Flora Lewis, 79; Foreign Correspondent, Expert on Europe

From Associated Press

Flora Lewis, an American journalist and columnist whose probing analysis of international affairs appeared in newspapers for nearly six decades, died Sunday. She was 79.

Lewis died of cancer at her home in Paris, according to the New York Times, one of several papers for which she worked.

Her other media outlets included Associated Press, the Washington Post and International Herald Tribune.


Lewis, who was born in Los Angeles, was admired for her deep understanding of European affairs and her sense of the continuity of European history.

She moved to Europe at the end of World War II and spent most of her life abroad, covering the Cold War, the fall of the Iron Curtain and European reconstruction.

She also ventured farther afield for articles on the Middle East conflict and the Vietnam war. Colleagues said she had a knack for noticing small, revealing details and then piecing them together into the big picture.

She was known for her bright blue eyes, her no-nonsense demeanor and her ability to talk comfortably with anyone.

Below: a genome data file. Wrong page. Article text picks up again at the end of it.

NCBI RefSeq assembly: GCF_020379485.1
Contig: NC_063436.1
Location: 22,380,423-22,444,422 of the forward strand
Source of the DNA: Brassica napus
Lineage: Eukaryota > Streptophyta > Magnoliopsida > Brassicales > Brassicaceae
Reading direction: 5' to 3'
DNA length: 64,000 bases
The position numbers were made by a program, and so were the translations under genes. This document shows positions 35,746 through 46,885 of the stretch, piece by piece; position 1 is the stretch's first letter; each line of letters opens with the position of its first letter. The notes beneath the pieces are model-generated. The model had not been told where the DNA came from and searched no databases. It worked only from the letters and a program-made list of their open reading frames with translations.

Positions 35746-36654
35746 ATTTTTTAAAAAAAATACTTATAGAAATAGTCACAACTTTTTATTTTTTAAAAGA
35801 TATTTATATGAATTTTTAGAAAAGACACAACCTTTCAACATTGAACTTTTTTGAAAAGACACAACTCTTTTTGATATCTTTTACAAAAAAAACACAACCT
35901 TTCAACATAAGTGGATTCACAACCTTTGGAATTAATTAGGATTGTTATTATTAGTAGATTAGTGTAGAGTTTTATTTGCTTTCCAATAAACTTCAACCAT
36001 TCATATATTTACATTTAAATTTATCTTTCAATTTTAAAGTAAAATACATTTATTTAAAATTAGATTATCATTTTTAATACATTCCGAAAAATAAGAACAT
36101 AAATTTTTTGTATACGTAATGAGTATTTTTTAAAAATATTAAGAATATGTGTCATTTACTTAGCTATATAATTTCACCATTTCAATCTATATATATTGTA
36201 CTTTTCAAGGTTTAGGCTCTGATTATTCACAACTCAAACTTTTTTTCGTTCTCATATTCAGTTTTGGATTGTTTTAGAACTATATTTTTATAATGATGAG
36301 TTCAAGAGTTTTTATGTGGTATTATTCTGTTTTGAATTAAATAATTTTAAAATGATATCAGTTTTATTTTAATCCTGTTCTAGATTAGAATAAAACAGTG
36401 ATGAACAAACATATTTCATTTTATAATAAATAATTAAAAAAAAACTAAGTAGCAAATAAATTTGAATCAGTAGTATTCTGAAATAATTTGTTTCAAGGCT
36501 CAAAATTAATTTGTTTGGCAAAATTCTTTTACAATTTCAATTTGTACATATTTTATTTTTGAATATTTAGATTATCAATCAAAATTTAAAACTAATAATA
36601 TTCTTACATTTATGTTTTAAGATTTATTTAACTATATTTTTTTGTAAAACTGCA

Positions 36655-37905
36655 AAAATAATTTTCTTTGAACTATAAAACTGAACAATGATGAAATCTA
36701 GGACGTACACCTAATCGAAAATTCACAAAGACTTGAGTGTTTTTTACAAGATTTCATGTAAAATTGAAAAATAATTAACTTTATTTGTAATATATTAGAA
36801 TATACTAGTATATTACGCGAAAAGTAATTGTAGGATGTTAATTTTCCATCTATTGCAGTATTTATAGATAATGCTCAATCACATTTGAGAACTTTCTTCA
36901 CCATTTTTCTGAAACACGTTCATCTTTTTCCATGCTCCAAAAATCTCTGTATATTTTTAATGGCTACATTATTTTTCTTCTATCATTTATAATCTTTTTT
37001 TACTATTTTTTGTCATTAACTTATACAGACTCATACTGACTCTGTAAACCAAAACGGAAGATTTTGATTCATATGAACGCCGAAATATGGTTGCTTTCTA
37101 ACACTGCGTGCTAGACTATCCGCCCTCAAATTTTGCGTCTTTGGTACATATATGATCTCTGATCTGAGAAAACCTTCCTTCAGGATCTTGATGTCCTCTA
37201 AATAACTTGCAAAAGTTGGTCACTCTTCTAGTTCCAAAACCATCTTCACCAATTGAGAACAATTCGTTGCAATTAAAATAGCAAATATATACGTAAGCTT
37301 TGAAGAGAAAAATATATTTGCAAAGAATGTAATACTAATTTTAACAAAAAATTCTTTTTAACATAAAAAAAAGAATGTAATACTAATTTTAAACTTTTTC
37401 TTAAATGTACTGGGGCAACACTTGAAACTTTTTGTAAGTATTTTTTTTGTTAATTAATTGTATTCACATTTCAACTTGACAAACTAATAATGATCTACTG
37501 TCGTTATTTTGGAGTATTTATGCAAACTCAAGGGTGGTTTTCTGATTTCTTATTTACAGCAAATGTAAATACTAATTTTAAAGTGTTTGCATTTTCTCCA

Lewis continued writing articles for the New York Times Syndicate and the International Herald Tribune until a few months ago, though she was ill.

“As she got older she was tough, in the best sense of the word, and she didn’t take any nonsense,” said Jonathan Randal, a former Washington Post correspondent.

“She was very courageous about her disease, and she just basically ignored it,” he said.

Lewis was born in 1922, and studied at UCLA and at Columbia University’s journalism school in New York.

She started her career at Associated Press in New York and went to London for the agency after World War II.

She married Sydney Gruson, who worked for the New York Times, and the two traveled the world together until they divorced.

Because of a policy that barred married couples from working for the paper, Lewis wasn’t able to write for the New York Times until after her divorce in the 1970s.

Lewis wrote five books, including “Europe: Road To Unity” and “Europe: A Tapestry of Nations.”

France named Lewis a Knight of the Legion of Honor, and in 1999 she won a lifetime achievement award from the Overseas Press Club of America.

The group said her “determination, stamina and courage stand as a model to all journalists who would seek foreign postings.”

Lewis is survived by a son, Lindsey, and a daughter, Kerry. Another daughter, Sheila, died in 1999.